The rest of this article, as you might expect, has absolutely nothing to do with the fire or Israel's preparedness for it. It is just another really long rehashing of the Palestinian narrative of 1948, completely with interviews with the eeevil Israelis and the noble innocent "Palestinians" (aka Israeli Arabs). Mr. Blumenthal does his usual spinning in which he declares that Israel not teaching "the Nakba" is silencing an honest Palestinian and a proposed law by guess who means Israel is "in the process of criminalizing [the Palestinian narrative]."

Eventually, of course, he does get back to the fire but as I mentioned before, only to viciously exploit it against Israel:
"The pine trees themselves were instruments of concealment, strategically planted by the Jewish National Fund (JNF) on the sites of the hundreds of Palestinian villages the Zionist militias evacuated and destroyed in 1948. With forests sprouting up where towns once stood, those who had been expelled would have nothing to come back to."
Sure, okay. Everything those Israeli Jews has a machination against the Palestinians, right Mr. Blumenthal? The thing is: Even if this is completely true, it is still incredible tacky for Mr. Blumenthal to be writing it (and the Huffington Post for publishing it) before the bodies have even finished cooling. It would be like writing a recap of Haiti's dirty laundry within 48 hours of the earthquake there.

And of course there is the usual turning to the issues with Bedouin Arabs, which are Blumethalled into "ethnic cleansing," and misplaced accusations (without evidence) that Israeli lawmakers are racist and are calling for "the Arab" who burned the forest down. All in all, it is pretty much exactly what you would expect from the guy whose self-proclaimed mission in life is to try and convince the world that Jews are racist. Sorry that the recap is cut short, but feel free to take a look at the article and point out anything I might have missed. By the way, the moderation on that article is locked down tighter than a snare drum, it's been up for hours and only one comment has gotten through. Can't imagine why.


  1. "It is a housing facility for illegal immigrants, the kinds of which already exist in Australia, the Netherlands and Italy (not exactly known for their problems with illegal immigration)."

    There have actually been news articles even on the Huffington Post highly critical of Australia's tack with illegal immigration, immigrants, and the housing they are placed in. Also, about Italy and their problems with racism against illegal immigrants and legal immigrants and some of their racist policies and bills. If you put Italy, immigration or immigrants and Australia immigration or immigrants into the HuffPo search box you will come up with more more than a few articles for each of them. Both of those countries have been pretty heavily criticized throughout the liberal media for a lot of their attitudes and treatment of immigrants (legal and illegal) so criticizing Israel for adopting some of their controversial policies isn't unfair or inconsistent.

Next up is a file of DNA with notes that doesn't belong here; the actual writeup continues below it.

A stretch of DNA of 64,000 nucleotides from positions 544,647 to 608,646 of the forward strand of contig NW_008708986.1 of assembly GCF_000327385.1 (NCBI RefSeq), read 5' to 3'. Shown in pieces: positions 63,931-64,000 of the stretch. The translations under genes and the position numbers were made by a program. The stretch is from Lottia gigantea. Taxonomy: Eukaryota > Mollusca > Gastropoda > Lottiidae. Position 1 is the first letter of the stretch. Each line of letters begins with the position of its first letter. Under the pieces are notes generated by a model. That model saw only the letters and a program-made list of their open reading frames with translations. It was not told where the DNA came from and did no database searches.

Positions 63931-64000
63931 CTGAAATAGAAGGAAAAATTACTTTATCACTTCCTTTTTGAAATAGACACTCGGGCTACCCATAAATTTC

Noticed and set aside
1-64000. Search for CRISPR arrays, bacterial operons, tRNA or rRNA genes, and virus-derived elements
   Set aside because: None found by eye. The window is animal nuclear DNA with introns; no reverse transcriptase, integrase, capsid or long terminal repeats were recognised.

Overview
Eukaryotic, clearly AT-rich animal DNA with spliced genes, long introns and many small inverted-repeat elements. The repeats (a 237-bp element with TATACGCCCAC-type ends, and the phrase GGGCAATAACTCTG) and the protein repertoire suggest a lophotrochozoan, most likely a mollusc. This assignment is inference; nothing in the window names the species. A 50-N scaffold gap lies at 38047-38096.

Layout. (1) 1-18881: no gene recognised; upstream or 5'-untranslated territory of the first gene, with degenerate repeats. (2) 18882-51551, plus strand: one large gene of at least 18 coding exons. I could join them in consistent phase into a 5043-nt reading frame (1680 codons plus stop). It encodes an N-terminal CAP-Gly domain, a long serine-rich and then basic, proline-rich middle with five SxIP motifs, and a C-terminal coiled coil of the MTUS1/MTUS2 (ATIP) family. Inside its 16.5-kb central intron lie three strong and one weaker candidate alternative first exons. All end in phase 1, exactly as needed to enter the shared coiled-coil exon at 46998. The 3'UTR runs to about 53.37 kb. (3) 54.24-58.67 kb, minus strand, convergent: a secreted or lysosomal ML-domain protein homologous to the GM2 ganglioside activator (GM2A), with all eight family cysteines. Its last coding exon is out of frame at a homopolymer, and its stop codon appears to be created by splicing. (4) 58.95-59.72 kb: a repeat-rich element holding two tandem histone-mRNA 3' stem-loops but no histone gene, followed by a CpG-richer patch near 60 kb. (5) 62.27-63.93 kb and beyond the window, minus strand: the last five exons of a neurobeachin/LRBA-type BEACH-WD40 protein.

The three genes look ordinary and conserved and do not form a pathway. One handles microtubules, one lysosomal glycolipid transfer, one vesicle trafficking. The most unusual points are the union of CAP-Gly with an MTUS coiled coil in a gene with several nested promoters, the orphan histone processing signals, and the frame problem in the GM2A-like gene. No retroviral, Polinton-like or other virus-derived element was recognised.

2. True enough... but anti-Zio criticism isn't about this or that Israeli policy. Its about Israel's existence. And they will never find the time to say anything positive about the Jewish State.

  3. Amake, as I made clear in the post, criticizing this move by Israel's government is one thing. Labeling it a "prison camp" when it is not and making it seem like it is about to be constructed when it is not is something is quite different. Especially when it had nothing to do with the topic of the article, the whole subject was just Blumenthal being mean-spirited (and loose with the truth). That's not criticism, and I know that you can tell the difference.

  4. Calling those kinds of housing prison camps and saying that the nations that utilize them are racist and undemocratic has actually been done and said ad nauseam. I do agree that it had nothing to do with the article and so came off as being a random jab. "That's not criticism, and I know that you can tell the difference." Yeah, it wasn't legitimate, deliberately chosen criticism so much as a jibe. I only wanted to clarify Australia and Italy's records on treatment of immigrants because Italy's in particular is atrocious and I'd hate to see them get cut any undue latitude.